One extra that's likely to please, is the special bonus I was referring to earlier; the hidden Game Boy Advance mini-games. In some of the game's levels there are eggs which, when hatched, provide you not with an item or an ability, but with a mini GBA icon. After collecting this item and completing the level, an option appears on the world select screen, where you can select it, and via the wonders of the GC-GBA link cable, download it to your GBA, thus allowing you to play a Sega mini-game without any cartridge. You can enjoy a 25-level sample of Chu Chu Rocket, have some blob popping action in Puyo Pop, and there's also a NiGHTS into Dreams mini-game among others. Of course, it's only downloaded to temporarily into RAM, so you lose it when you turn off, but you can always re-download the game, or to protect your scores, each game comes with a sleep mode that shuts off the display (and with the GBA SP's charger, you could leave the machine on forever).

Another feature of the game aside from the main story mode is the multiplayer. Unlike what you may expect, it's not just a simple tagged-on extra that Sonic Team have given us. Instead, the multiplayer offers a lot of fun, with up to four players taking on arenas filled with eggs, and a range of challenges. These include flattening your opponents with grown eggs, to trying to grow the most eggs in a limited time. Pushing and shoving people off edges becomes a common, but laughable event, and the whole mode seems to provide a lot of fun, especially considering the primary marketing focus of the game seems to be towards the game's single player aspects.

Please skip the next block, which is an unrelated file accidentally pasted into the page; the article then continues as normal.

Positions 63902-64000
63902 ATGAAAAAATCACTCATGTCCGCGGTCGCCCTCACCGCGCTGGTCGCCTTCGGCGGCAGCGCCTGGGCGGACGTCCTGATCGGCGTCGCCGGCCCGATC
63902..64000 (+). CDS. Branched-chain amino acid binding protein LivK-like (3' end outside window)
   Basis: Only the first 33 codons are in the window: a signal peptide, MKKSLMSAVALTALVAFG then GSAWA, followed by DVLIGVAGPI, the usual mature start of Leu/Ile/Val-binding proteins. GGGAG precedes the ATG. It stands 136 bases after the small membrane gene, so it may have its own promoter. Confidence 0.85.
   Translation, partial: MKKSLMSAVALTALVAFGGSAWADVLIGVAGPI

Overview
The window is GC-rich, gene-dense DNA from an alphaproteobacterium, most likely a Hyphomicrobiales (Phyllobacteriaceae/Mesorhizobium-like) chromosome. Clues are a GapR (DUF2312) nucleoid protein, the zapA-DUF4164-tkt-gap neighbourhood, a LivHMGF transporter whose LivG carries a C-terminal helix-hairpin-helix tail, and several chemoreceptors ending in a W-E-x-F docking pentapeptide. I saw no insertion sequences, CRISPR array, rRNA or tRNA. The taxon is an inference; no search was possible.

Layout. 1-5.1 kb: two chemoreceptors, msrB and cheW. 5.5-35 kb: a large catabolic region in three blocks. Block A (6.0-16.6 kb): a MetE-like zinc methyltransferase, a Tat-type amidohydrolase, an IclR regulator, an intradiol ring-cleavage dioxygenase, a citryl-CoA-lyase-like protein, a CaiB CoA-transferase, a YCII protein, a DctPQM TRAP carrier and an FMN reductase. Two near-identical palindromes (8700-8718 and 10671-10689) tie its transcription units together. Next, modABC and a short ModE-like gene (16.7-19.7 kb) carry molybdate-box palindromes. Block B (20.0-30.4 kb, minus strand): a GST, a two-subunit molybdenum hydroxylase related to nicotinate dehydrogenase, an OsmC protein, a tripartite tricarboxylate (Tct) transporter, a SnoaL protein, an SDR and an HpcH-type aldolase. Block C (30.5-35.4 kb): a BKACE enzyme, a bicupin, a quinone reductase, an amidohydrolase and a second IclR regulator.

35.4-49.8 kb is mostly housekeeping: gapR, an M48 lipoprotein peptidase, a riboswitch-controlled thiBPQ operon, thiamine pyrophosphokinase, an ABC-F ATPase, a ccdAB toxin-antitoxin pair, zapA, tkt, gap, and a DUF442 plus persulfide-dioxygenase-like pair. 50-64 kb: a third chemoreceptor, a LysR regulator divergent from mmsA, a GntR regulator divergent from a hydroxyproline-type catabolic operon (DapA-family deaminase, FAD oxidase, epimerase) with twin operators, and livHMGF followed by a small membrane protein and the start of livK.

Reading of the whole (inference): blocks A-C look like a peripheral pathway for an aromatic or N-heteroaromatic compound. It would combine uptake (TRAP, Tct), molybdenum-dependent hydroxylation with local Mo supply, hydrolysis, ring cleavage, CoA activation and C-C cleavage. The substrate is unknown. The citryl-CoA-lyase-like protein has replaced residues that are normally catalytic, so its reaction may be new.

In the graphics department, Billy Hatcher certainly looks like your typical Sonic Team game. It draws on a similar style to the Sonic Adventure games or the upcoming Sonic Heroes. The character design leaves a lot to be designed, but the characters themselves are well animated, and crisp in quality. Having said that, the graphics still don't appear to have leaped much further than the Dreamcast, leaving you with the feeling that the GameCube could offer the game much more visually. The game's camera, unfortunately, has its problems - as with all 3D Sonic Team games so far - but the issues aren't likely to hinder gameplay too much.

Reviewed by Matt Bailey


Graphics Character design could have been better, but the animation and textures are pretty good. There is still room for improvement though, as the GameCube does have more power to offer. 7/10
Gameplay It's fun, and works well. A good mix of puzzle and platforming. Multiplayer, too, is very enjoyable. The camera is slightly annoying though. 7/10
Value At the time of writing, we did not have a value for money ranking. 0/10
Lifespan The single player mode isn't that long, but you have a challenge to get all the special eggs, including the hidden GBA games. And there's the multiplayer mode. 8/10
Audio There is no better way to put it than very annoying. You'll be reaching for the volume decrease button on your remote. 4/10
Overall Billy Hatcher and the Giant Egg is a Sonic Team game will suited to the GameCube. The graphics style, and the control nature, means it works well on the console. The game is one which is worth picking up for both Sega and platforming fans alike. 7/10